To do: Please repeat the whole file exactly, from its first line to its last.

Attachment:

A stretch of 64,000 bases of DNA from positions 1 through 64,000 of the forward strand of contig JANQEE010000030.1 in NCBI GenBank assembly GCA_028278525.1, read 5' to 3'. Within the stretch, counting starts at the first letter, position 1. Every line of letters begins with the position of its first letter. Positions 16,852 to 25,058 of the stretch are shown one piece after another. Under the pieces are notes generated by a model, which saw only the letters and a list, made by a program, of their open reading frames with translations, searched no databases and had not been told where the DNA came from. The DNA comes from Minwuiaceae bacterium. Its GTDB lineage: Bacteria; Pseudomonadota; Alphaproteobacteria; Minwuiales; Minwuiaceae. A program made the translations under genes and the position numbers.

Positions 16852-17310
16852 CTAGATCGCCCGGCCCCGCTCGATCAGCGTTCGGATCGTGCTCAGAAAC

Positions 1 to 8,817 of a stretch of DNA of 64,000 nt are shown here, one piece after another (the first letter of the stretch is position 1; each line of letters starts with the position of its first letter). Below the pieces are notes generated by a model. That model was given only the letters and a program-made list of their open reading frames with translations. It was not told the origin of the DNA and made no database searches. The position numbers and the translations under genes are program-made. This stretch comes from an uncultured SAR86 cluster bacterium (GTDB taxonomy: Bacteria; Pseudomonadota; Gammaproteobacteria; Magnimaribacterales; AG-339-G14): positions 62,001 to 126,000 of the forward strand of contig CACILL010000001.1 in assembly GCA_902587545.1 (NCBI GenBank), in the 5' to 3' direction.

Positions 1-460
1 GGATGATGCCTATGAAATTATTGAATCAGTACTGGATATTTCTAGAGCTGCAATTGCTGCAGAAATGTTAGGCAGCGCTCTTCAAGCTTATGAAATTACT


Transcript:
A stretch of 64,000 bases of DNA from positions 1 through 64,000 of the forward strand of contig JANQEE010000030.1 in NCBI GenBank assembly GCA_028278525.1, read 5' to 3'. Within the stretch, counting starts at the first letter, position 1. Every line of letters begins with the position of its first letter. Positions 16,852 to 25,058 of the stretch are shown one piece after another. Under the pieces are notes generated by a model, which saw only the letters and a list, made by a program, of their open reading frames with translations, searched no databases and had not been told where the DNA came from. The DNA comes from Minwuiaceae bacterium. Its GTDB lineage: Bacteria; Pseudomonadota; Alphaproteobacteria; Minwuiales; Minwuiaceae. A program made the translations under genes and the position numbers.

Positions 16852-17310
16852 CTAGATCGCCCGGCCCCGCTCGATCAGCGTTCGGATCGTGCTCAGAAAC

Positions 1 to 8,817 of a stretch of DNA of 64,000 nt are shown here, one piece after another (the first letter of the stretch is position 1; each line of letters starts with the position of its first letter). Below the pieces are notes generated by a model. That model was given only the letters and a program-made list of their open reading frames with translations. It was not told the origin of the DNA and made no database searches. The position numbers and the translations under genes are program-made. This stretch comes from an uncultured SAR86 cluster bacterium (GTDB taxonomy: Bacteria; Pseudomonadota; Gammaproteobacteria; Magnimaribacterales; AG-339-G14): positions 62,001 to 126,000 of the forward strand of contig CACILL010000001.1 in assembly GCA_902587545.1 (NCBI GenBank), in the 5' to 3' direction.

Positions 1-460
1 GGATGATGCCTATGAAATTATTGAATCAGTACTGGATATTTCTAGAGCTGCAATTGCTGCAGAAATGTTAGGCAGCGCTCTTCAAGCTTATGAAATTACT